Datonics launches new Canadian data segments

Data is classified into various archetypes based on life stage, B2B, beahvioural and purchase data.

RodneyPerryDatonics has launched a new Canadian data taxonomy based on audience segments created from its publisher and data partners for the Canadian market.

The data is categorized across key classifications and updated in real time. It is structured to allow advertisers or media buyers to search through key verticals and categories such as automotive, retail and ecommerce, as well as online behaviours and demographic profiles.

The data taxonomy currently includes 1,200 pre-paged segments, as well as an unlimited number of keyword-driven segments. Datonics’ segments are comprised of data that covers behaviour, purchase intent, B2B data, life-stage information and other demographics. It is gathered from more than 300 million North American users (anonymized and aggregated) through more than 400 million cookie IDs and 250 mobile IDs. It utilizes sources such as vertical search engines, shopping engines, forums, directories and product review sites.

Rodney Perry, Datonics’ general manager, acknowledges that there is already a good amount of data available in the Canadian market – but the amount of data has never been the issue. Datonics’ competitive offering is centered around its ability to clean up data and eliminate duplication, which he says makes the groups more targeted and specific. “Our uniqueness is the cleaning and deduplication of data and the ability to build custom segments for clients,” he says.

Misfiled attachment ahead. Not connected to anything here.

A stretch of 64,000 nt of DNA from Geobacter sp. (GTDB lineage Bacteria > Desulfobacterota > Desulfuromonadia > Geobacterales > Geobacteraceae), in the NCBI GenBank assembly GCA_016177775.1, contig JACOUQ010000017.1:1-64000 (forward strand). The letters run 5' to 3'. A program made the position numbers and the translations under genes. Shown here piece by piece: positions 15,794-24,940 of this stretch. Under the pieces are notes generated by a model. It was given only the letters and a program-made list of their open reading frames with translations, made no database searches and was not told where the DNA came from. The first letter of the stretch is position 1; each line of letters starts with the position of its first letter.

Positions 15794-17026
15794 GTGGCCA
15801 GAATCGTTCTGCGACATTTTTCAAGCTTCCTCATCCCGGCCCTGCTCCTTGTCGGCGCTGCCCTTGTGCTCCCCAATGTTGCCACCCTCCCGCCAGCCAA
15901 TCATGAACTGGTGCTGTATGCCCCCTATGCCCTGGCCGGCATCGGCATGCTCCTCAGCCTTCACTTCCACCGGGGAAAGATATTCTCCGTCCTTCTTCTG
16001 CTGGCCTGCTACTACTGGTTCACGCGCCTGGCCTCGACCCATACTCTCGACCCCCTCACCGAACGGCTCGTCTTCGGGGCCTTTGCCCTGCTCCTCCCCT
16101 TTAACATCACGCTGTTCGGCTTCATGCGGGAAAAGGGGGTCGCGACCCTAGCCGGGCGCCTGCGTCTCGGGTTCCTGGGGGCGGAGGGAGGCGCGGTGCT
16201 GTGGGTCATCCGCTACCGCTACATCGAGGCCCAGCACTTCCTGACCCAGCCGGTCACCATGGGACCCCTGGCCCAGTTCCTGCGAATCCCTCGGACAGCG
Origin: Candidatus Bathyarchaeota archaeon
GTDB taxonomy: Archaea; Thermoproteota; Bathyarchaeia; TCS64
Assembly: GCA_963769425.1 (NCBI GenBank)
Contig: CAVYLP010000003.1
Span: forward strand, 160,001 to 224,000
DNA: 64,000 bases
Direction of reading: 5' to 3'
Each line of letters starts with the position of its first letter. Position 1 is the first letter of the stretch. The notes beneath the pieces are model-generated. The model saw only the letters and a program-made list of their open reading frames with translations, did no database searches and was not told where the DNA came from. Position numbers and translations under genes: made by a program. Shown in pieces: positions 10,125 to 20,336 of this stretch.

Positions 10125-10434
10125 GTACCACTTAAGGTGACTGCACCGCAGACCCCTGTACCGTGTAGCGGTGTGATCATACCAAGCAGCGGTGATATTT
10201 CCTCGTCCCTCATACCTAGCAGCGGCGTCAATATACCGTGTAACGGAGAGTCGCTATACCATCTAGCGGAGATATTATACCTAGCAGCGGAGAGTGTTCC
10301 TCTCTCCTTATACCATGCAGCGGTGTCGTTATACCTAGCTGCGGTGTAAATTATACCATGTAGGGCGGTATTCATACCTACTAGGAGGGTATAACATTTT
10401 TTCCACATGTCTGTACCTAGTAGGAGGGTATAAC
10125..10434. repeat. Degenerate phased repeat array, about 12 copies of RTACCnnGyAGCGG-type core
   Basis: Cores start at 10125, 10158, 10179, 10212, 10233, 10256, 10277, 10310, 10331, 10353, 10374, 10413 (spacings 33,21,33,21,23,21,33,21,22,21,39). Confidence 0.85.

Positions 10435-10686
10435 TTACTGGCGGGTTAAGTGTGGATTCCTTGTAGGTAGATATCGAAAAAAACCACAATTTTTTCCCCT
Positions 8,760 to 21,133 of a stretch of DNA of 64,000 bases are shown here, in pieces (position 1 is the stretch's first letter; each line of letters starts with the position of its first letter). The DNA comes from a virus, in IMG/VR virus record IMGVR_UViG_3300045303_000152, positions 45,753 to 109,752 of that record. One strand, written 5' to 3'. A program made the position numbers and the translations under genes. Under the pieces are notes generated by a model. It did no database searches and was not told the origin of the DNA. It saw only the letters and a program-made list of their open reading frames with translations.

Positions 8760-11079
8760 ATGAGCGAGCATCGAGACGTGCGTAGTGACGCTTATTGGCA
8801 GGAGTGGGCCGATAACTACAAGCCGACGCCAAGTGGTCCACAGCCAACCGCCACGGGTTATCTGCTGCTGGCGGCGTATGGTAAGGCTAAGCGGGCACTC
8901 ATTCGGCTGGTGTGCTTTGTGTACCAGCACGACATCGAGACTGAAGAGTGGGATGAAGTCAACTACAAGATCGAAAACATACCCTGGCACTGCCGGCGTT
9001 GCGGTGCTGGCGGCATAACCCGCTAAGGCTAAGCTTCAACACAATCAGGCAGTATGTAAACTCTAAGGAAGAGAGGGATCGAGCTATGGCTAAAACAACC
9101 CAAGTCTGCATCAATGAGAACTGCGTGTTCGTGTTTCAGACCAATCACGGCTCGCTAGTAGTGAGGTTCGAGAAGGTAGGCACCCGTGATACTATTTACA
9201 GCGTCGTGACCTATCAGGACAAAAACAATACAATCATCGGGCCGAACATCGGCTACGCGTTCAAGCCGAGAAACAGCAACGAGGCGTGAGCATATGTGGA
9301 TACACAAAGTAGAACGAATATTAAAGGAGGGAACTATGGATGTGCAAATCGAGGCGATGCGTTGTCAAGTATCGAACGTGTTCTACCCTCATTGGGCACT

Datonics first arrived on the Canadian adtech scene in January, with former GroupM exec Perry heading up growth through publisher, data and adtech partnerships. Currently, Datonics’ Canadian partners, through which buyers can access the segments, include Google, the Trade Desk, AppNexus and MediaMath. For Datonics, which is headquartered in New York and also has an outpost in Tel Aviv, Canada represents a strong testing and growth market specifically because of the wide range of data available.

“Language, time zones and technological efficiency all make Canada a great market to test, expand and validate business opportunities,” Perry previously told MiC.